Valued for access or attributes?

September 19, 1997

What is the societal function of universities? Equal and better access is supposed to level the educational terrain but how does this manifest in what Carol Schneider calls the public square or what others have called the civil or public domain? She says we ought to have "significant and substantial experiences of engaging with diversity issues as preparation for civic engagement and social responsibility". In this view, access and participation are contained in the sphere of educational diversity or what one might term second-generation educational rights.

This is not to suggest that equity is not still a primary intention of access, but rather that the pursuit of diversity is now generally seen as intrinsic to achieving equity and participation. Further, that the pursuit of diversity within universities is key to the way they perceive their relation to society and is critical to their survival. This simplistic description does not take account of great differences between the contexts of institutions themselves or the economies and polities in which they are located.

In South Africa, so newly democratic, access issues stem from a fierce determination to be as democratic as possible and make our fledgling democracy work. Historian Charles van Onselen has recently suggested that South Africans might be wise to re-conceptualise the conventional wisdom that our universities reflect global patterns of massification - that is, that the massive expansion of student intake is essentially a correlative of the demands of industrial and post-industrial societies for new kinds of knowledge and labour. He suggests that the pervasive student riots and protests are not just the consequences of adjustment after apartheid but also of a protracted feudalism binding young people in a prolonged commitment to an extended family, and of an unusually large youthful population - possibly half the population being under 20.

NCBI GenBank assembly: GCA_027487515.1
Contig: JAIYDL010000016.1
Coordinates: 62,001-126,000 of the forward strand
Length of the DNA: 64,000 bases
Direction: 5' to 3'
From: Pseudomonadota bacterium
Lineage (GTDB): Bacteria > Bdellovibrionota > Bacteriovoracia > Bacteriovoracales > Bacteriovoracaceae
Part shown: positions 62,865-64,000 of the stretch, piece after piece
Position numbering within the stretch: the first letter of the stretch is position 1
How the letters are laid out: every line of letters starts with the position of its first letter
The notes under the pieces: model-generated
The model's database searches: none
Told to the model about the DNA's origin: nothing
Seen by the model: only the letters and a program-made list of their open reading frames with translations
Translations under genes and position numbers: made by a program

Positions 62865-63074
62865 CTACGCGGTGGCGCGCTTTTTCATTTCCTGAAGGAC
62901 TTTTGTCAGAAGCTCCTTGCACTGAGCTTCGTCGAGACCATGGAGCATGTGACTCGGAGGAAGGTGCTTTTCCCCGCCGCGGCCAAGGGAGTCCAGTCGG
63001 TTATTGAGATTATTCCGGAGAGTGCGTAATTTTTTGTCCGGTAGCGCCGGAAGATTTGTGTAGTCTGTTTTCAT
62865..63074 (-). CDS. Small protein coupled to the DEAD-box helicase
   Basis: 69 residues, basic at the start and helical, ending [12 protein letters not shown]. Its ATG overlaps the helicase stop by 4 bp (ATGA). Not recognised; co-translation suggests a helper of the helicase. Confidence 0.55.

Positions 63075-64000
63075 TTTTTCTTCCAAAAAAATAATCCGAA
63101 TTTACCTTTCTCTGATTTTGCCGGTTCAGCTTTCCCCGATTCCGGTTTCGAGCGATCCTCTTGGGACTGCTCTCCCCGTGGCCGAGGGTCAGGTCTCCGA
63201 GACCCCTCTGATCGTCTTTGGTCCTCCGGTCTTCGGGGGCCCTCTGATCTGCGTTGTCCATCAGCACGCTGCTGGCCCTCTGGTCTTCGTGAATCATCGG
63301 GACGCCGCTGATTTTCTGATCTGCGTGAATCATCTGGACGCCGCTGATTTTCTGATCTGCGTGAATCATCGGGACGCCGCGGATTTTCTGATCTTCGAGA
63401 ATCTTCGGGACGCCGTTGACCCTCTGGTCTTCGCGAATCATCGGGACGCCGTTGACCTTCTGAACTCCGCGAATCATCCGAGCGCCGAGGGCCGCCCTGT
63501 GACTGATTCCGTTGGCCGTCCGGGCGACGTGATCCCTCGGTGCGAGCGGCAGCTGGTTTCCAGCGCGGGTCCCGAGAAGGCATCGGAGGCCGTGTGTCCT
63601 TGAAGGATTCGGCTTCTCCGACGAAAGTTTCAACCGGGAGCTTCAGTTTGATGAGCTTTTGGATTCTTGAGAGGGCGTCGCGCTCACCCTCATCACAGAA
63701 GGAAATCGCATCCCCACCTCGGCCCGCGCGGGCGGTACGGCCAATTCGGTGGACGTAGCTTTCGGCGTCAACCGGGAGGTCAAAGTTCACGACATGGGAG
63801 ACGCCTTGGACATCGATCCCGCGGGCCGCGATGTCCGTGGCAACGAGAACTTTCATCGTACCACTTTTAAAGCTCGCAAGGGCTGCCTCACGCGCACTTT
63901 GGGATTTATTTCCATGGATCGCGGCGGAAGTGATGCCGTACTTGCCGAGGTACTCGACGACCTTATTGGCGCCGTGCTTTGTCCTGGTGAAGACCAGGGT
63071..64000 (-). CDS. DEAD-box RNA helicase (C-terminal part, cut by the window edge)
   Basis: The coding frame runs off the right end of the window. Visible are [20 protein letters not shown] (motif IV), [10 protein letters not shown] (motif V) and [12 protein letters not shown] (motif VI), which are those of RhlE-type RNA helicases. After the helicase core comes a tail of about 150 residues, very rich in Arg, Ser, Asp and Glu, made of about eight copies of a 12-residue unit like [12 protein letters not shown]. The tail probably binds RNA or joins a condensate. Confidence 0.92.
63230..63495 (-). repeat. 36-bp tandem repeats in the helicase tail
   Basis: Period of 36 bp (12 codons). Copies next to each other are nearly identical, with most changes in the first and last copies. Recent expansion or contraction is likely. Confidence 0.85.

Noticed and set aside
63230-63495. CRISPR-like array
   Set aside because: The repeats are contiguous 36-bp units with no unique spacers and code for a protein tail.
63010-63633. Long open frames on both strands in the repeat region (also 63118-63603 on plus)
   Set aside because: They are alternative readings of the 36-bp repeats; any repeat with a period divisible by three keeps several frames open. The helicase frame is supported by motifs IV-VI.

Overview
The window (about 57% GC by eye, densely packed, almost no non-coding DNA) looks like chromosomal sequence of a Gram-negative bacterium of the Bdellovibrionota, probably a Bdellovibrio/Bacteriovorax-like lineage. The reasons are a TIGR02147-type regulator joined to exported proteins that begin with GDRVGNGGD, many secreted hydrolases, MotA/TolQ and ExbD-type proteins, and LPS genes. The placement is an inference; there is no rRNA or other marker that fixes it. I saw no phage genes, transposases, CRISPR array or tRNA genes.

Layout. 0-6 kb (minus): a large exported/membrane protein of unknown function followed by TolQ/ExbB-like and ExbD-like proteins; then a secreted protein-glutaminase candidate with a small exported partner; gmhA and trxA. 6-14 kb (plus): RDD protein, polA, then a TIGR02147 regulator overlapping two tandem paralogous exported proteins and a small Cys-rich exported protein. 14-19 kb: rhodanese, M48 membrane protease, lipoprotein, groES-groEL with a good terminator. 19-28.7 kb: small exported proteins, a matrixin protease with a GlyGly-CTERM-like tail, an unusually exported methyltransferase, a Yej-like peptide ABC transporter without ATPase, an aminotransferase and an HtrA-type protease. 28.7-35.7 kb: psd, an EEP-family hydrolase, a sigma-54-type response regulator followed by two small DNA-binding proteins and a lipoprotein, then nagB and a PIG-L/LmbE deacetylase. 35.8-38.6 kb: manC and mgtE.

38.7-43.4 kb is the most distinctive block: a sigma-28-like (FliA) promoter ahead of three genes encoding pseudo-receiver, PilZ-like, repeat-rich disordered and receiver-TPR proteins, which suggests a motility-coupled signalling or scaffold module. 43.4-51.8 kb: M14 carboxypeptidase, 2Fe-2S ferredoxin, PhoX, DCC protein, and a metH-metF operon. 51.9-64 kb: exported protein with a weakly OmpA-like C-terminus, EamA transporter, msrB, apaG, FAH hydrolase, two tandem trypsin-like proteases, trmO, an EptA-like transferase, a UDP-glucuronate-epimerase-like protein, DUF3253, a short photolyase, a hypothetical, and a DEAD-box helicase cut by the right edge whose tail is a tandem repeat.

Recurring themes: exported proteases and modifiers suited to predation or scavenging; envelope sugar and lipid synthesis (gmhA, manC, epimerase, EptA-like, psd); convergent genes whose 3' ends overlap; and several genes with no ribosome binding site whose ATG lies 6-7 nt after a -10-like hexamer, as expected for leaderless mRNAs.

According to Van Onselen, "when these two facts - the preponderance of young people and their social commitment to the extended family - are inserted into a context of acute rural poverty, low economic growth, an unemployment rate of 35 per cent, large-scale underemployment, and a rapidly changing education system, there are consequences which extend well beyond the mere quantitative dimensions envisaged in the proposed 'massification' of tertiary education ... For thousands of black South Africans, access to tertiary education has become the difference between having a roof over your head and being homeless, between being fed half of the year or starving, between owning some clothing and being decked out in rags, and between meeting social commitments by sending home small amounts of cash to your family, or joining the ranks of those who are fully unemployed."

Van Onselen's analysis has been challenged. Yet the arguments do point to a cluster of problems related to access that will continue to beset universities wherever there is a tightening of the pursestrings. Financial constraints mean that issues of access will overlap with ones of social welfare.